Again, I can appreciate your efforts, but trying to “create excitement” about our schools in their current state is akin to making beds in a burning house. The Portland Public Schools board of education has created a two-tiered system of public education. Fix that problem, and the excitement will come naturally.

6 Responses to “Erik Sten Doesn’t Get It, Part II”

  1. Comment from Steve Buel:

    I called Rich Rodgers in Sten’s office and told him that having the Portland Schools Foundation administer this grant was akin to having the Republican party administer poverty funds. He laughed at me and told me I was ridiculous and what I was saying was absurd. He was incredibly rude. I suggested he put me on a committee to work on the administration. He told me my reputation was too bad for him to do that. I asked him what reputation was that, the one that I work hard trying to improve things for poor kids in Portland schools? Obviously someone in that office doesn’t get it.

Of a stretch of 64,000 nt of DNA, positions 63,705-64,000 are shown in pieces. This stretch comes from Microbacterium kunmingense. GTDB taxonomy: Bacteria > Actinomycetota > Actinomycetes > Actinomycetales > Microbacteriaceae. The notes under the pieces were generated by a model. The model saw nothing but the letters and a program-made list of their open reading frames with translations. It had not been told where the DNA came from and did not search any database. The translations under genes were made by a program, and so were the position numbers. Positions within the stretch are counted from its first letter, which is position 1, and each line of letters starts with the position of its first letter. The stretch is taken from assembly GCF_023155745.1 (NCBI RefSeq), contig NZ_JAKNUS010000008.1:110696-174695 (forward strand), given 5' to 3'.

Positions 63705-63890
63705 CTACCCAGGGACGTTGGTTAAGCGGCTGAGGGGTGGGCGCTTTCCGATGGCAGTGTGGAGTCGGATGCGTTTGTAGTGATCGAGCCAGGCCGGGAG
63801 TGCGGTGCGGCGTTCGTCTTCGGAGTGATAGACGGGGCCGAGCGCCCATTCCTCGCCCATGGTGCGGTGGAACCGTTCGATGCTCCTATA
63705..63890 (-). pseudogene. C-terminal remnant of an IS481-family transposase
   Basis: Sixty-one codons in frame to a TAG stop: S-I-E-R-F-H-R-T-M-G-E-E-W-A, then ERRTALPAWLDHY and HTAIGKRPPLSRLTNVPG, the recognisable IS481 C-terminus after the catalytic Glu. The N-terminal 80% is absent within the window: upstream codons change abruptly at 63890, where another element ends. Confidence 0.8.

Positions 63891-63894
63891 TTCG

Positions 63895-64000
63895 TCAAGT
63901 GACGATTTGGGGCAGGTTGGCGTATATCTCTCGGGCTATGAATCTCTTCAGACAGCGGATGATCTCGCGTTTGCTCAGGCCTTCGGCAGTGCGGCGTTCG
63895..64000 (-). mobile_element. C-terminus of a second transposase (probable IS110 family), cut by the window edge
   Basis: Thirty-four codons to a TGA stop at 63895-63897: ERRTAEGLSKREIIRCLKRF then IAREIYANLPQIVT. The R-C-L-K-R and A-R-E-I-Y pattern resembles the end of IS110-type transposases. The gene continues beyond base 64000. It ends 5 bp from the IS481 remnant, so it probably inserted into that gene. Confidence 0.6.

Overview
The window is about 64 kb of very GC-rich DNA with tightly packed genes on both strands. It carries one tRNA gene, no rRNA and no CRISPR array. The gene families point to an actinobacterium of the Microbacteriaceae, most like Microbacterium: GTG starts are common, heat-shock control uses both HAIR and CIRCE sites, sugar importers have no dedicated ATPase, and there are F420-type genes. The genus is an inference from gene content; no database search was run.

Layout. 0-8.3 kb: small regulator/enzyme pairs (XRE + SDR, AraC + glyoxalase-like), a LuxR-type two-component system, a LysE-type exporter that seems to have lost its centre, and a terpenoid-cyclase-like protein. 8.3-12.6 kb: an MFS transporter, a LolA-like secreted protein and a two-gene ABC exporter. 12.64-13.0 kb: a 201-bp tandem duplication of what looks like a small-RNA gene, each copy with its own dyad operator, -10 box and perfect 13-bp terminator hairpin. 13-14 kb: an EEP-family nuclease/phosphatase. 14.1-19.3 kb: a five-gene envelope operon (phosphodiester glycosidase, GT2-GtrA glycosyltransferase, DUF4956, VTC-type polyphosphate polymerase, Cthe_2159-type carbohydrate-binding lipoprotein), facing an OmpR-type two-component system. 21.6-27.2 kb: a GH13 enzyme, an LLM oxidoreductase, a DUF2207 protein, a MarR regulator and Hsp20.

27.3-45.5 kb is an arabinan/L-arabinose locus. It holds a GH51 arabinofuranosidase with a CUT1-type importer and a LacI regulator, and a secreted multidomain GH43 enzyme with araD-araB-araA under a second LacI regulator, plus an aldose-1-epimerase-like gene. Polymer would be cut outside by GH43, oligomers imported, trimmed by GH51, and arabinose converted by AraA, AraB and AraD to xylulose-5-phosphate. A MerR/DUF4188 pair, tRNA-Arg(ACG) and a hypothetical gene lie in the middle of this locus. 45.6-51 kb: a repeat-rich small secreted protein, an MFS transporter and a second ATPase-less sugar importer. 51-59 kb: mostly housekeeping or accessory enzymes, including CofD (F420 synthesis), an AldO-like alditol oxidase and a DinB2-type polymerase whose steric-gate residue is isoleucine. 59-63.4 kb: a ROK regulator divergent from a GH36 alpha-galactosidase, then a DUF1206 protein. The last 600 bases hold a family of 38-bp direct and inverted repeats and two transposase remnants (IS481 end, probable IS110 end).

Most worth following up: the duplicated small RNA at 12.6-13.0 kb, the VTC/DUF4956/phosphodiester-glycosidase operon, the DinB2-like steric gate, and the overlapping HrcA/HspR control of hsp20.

2. Comment from Wacky Mommy:

    What’s ridiculous is that the Foundation will only hand out money to try to get somebody to tell somebody that hey, maybe if someone else told someone that if parents volunteer, whoa, wouldn’t that be great? (Volunteering is great. It is not enough.) But Foundation dollars won’t go for teaching positions, to buy playgrounds, pay for computers and maintenance, etc.

    And honestly — you don’t need money to do word-of-mouth, you just need people who are fierce and proud of and about their schools and their programs and what their kids are discovering and learning. Our parents in PPS are not “spreading the good word” because our kids are not getting their needs met.

    Day before yesterday I talked with a mom, who was asking me about the schools in our neighborhood — she has a kid who is going into kinder, she’s thrilled and excited, they’ll be at our school, won’t that be great?

    My girlfriend who was with us hooted and said, Yeah, it’s great if you want lice!